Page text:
Farage won't lead EU 'Out' campaign but he's not out of the picture, say public affairs experts

The UKIP leader's announcement that he does not want to spearhead the official campaign for the UK's exit from the EU still leaves room for him to make noise ahead of the referendum, public affairs consultants say - although they differ in their views of the implications of this.

Farage: avoiding a role as the figurehead for the EU 'Out' campaign
Farage: avoiding a role as the figurehead for the EU 'Out' campaign

In a flurry of broadcast interviews and social media activity yesterday, UKIP announced that it would hold an event in Westminster at noon on Friday to outline the details of its "ground campaign" and local events to support the vote for a UK exit from the EU. The press event will include a speech by Farage and questions from journalists.

Farage also told the BBC that he and his party would be happy to work with whichever campaigning organisation gains the accreditation as the official group by the Electoral Commission - The Know or Business for Britain.

A Guardian story - retweeted by the UKIP Twitter account - said Farage was "not trying to become leader" of the official campaign. As PRWeek has previously reported, the charismatic UKIP chief is seen as a divisive figure, despite his popularity in some quarters.

Gill Morris, executive chair of Connect Communications, said this was a wise decision: "Going it alone gives Farage a free reign on immigration and delivering a single message. He is playing to the crowd of voters who are out there and who agree with him on safeguarding UK borders.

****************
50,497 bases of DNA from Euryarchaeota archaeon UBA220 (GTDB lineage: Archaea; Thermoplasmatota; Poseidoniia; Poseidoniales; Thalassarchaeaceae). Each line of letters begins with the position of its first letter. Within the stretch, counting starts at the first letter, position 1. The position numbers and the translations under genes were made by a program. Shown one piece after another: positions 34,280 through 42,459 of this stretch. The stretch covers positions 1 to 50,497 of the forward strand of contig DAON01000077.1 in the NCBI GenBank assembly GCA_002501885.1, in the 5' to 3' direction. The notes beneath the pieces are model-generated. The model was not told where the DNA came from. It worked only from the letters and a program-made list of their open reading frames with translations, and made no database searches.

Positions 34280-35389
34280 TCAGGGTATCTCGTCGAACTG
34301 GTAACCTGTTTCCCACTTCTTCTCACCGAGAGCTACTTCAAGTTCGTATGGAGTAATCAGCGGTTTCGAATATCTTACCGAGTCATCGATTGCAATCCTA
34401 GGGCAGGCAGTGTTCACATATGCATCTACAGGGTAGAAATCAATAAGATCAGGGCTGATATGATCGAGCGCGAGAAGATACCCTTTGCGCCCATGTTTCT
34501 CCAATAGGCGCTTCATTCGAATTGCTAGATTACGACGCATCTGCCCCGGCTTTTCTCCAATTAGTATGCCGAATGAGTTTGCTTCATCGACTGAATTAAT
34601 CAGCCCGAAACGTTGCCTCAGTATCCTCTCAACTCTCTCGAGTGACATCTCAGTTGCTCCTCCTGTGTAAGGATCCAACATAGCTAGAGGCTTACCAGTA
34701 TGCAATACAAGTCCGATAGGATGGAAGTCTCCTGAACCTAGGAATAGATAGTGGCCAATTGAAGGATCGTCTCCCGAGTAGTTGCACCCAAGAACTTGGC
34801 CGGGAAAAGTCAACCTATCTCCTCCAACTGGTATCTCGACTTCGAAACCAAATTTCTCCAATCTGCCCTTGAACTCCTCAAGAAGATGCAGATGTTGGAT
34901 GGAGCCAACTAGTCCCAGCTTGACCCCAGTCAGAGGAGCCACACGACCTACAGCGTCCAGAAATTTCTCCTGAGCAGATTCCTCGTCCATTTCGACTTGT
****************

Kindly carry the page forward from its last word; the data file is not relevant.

She went on to say: "Therefore, I suspect his impact on the result is now likely to be far greater on the 'Out' vote and David Cameron should be afraid, very afraid."

Liam O’Keefe, a senior director at FTI Consulting, said that Farage was aware he was "too divisive in political circles to lead a campaign made up of multiple groups", but that such a campaign still risked appearing disunited. "Fragmentation and inconsistency in tone and message is going to be a constant risk for the 'Out' camp," he said.

Mark Gallagher, senior partner at Pagefield, said Farage could play a key role: "I don't think that the Brexit campaign can ignore UKIP because they've been banging the drum very successfullly for many years."

In other EU referendum developments, the Electoral Commission yesterday recommended a change in the proposed wording of the question that will appear on ballot papers, while the BBC has this morning reported that the Government will today announce "significant" changes to the purdah rules governing campaigning in the run-up to election.

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